Field Reports5 Apr, 2010 By: Jacqueline Renfrow Response
Valpak Is in the Midst of a Digital Coupon Revolution
By Jacqueline Renfrow (firstname.lastname@example.org)
In the down economy, coupon use is increasing 26 percent year-over-year and while most of these coupons come from direct mail, 10 million digital coupons were redeemed in the first half of 2009 — a 25-percent growth from the previous year. One company at the forefront of the digital coupon revolution is Valpak, the familiar blue envelope filled with advertisements and offers that reaches 45 million homes and businesses.
In addition, Valpak.com offers more than 17,000 printable coupons, and through partnerships with Web sites such as Kudzu.com, customers searching on Valpak.com can view customer reviews and ratings for local service providers.
The 40-year-old national and local coupon provider refuses to get behind the times with the latest marketing trends. In fact, ahead of many in the channel, Valpak has put a large emphasis on digital in the past couple of years — taking digital from sideshow act to the main attraction in 2008. Working with parent company Cox Target Media Inc. — it started a cross-departmental team to pull it all together and push new products — Valpak officially moved from a print-only to a print-and-digital company, and in July 2009, the company decided to explore the mobile space.
First on the innovation scale came an iPhone and iPod Touch app in September 2009. Then came a platform for the Android Palm Pre in November and December, all of which can download the same 17,000 savings opportunities from the Web to a consumer’s phone. Also, in February, those that are a retailers/advertisers on Valpak’s digital products are also a part of 150 other Web sites that offer value to consumers, including coupon sites, value sites, mommy blogs, etc.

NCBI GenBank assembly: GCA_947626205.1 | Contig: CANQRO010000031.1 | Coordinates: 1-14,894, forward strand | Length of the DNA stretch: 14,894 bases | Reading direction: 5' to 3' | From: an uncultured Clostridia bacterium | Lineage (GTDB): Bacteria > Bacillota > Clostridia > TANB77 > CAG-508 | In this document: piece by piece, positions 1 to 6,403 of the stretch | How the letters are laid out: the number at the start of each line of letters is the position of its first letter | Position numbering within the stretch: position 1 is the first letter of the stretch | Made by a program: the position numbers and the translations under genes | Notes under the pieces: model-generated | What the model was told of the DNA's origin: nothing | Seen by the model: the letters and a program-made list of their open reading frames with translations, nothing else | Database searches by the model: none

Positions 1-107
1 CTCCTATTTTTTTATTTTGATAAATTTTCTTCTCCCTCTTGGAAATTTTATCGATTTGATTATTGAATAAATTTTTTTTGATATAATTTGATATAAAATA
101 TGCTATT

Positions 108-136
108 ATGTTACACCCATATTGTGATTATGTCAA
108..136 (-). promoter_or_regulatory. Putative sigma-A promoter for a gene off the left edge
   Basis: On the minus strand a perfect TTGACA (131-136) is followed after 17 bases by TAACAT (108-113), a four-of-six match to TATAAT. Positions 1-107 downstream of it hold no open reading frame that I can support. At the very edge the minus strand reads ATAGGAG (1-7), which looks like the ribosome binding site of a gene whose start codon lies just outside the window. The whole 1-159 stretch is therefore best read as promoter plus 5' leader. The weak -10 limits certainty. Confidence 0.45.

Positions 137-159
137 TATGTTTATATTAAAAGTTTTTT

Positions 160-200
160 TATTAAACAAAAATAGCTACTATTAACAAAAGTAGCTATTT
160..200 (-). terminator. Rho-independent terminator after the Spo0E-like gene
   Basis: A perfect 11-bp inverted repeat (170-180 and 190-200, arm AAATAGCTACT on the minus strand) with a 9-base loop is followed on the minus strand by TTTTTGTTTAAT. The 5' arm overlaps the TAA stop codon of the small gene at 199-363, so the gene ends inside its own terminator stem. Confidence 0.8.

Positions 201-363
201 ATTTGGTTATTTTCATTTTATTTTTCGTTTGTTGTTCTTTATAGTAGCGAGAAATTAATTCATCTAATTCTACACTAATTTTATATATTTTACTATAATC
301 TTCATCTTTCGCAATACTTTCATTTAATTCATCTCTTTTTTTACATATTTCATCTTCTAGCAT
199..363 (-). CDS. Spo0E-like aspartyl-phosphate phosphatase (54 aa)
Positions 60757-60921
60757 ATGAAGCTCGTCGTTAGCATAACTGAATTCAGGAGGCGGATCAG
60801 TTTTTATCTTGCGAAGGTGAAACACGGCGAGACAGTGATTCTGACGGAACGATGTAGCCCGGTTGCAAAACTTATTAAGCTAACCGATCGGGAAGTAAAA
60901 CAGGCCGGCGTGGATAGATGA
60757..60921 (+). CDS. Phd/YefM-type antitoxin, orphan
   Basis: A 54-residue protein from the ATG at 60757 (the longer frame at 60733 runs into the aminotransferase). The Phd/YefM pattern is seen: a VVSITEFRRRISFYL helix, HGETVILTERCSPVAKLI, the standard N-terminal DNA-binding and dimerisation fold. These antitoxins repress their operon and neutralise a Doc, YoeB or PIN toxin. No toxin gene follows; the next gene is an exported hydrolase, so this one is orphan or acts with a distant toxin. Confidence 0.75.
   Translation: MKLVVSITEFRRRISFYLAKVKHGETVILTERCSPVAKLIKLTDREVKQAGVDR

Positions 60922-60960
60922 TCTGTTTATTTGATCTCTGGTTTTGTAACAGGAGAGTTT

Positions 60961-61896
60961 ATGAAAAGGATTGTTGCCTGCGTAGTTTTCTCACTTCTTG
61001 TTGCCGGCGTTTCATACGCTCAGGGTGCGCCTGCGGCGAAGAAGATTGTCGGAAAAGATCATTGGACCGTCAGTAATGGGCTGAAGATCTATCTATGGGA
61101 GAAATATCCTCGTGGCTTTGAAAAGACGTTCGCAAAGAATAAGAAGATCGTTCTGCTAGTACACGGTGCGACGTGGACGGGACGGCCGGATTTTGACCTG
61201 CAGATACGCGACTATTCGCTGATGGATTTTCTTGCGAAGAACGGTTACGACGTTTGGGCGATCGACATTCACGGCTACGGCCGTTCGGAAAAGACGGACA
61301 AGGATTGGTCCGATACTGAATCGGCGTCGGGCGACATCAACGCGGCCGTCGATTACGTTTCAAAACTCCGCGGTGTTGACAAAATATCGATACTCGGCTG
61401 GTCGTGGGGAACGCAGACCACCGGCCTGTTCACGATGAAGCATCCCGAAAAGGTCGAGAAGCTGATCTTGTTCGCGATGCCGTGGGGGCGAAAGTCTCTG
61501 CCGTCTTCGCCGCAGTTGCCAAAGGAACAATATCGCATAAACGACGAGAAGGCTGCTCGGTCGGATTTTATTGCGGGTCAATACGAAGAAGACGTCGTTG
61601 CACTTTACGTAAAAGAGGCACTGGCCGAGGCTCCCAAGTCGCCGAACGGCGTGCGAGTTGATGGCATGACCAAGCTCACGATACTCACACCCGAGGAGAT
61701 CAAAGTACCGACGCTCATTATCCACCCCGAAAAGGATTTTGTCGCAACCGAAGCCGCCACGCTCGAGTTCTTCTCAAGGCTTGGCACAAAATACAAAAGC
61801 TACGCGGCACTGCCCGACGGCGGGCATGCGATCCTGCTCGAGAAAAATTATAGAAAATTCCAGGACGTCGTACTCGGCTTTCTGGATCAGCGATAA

The partnership with other Web sites allows a Valpak advertiser to set up an XML feed into the partner’s site and when a customer prints the coupon, it is actually printed from Valpak.com. This overall strategy gives advertisers access to more than 32 million unique visitors per month.
“We have a national advertiser who in May 2009 averaged 2,900 prints a month, and now [since partnering with Valpak] averages nearly 5,000. So we believe it’s working,” says Jim Buckley, director of new media business development at Valpak.
About 12 percent of the advertisements sold for Valpak are national. In the print world, it’s about 15 percent national and the rest is local businesses. Online, the scales tip to 20 percent national and 80 percent local — as of January, the company had 26,000 advertisers in the Valpak mailer and 14,700 advertisers on Valpak.com.
Though the balance is still not a perfect match, the strategy is to become a combined digital and print solution for advertisers. Multiple platform advertisers are significantly better positioned to get results than a single platform advertiser.
“In our case, looking at our retention rates (over a 13-month period), we saw we retained a customer for a second cycle and our digital and print results are 5-to-7-percent higher when a customer runs on both platforms,” says Buckley.
From a strategic standpoint, Valpak decided to go digital so it could be accessible to consumers everywhere. So, if a customer is associated with a local offer, the coupon comes as a physical coupon in the mail and it will also appear digitally on the phone.
Buckley says the company has the holy grail: local content that an individual company needs to get consumers onto their platform. He stresses that Valpak is an application for the phone. For those technologically equipped, the phone itself is GPS capable — letting Valpak know where the customer is located — and then it delivers all coupons in that search radius. A customer can search anywhere from three miles up to a 25-mile radius. Buckley says it’s not about pushing a coupon on a consumer, but offering coupons in the realm of what they are searching for in that local radius.
Financially, Buckley sees an integrated package with Valpak as a relatively inexpensive buy for a marketer. For example, in Atlanta, an advertising partner can pay $400 a month and get all of the following: three digital coupons on Valpak.com with a link to the advertiser’s Web site and link to the print ad and social bookmarks; a Kudzu.com rating/review and profile page; presence on more than 40 Valpak partners and more than 86 of Kudzu’s partners, Google Mobile, Valpak Mobile and more than 125 Web sties; and a Valpak Smartphone Application.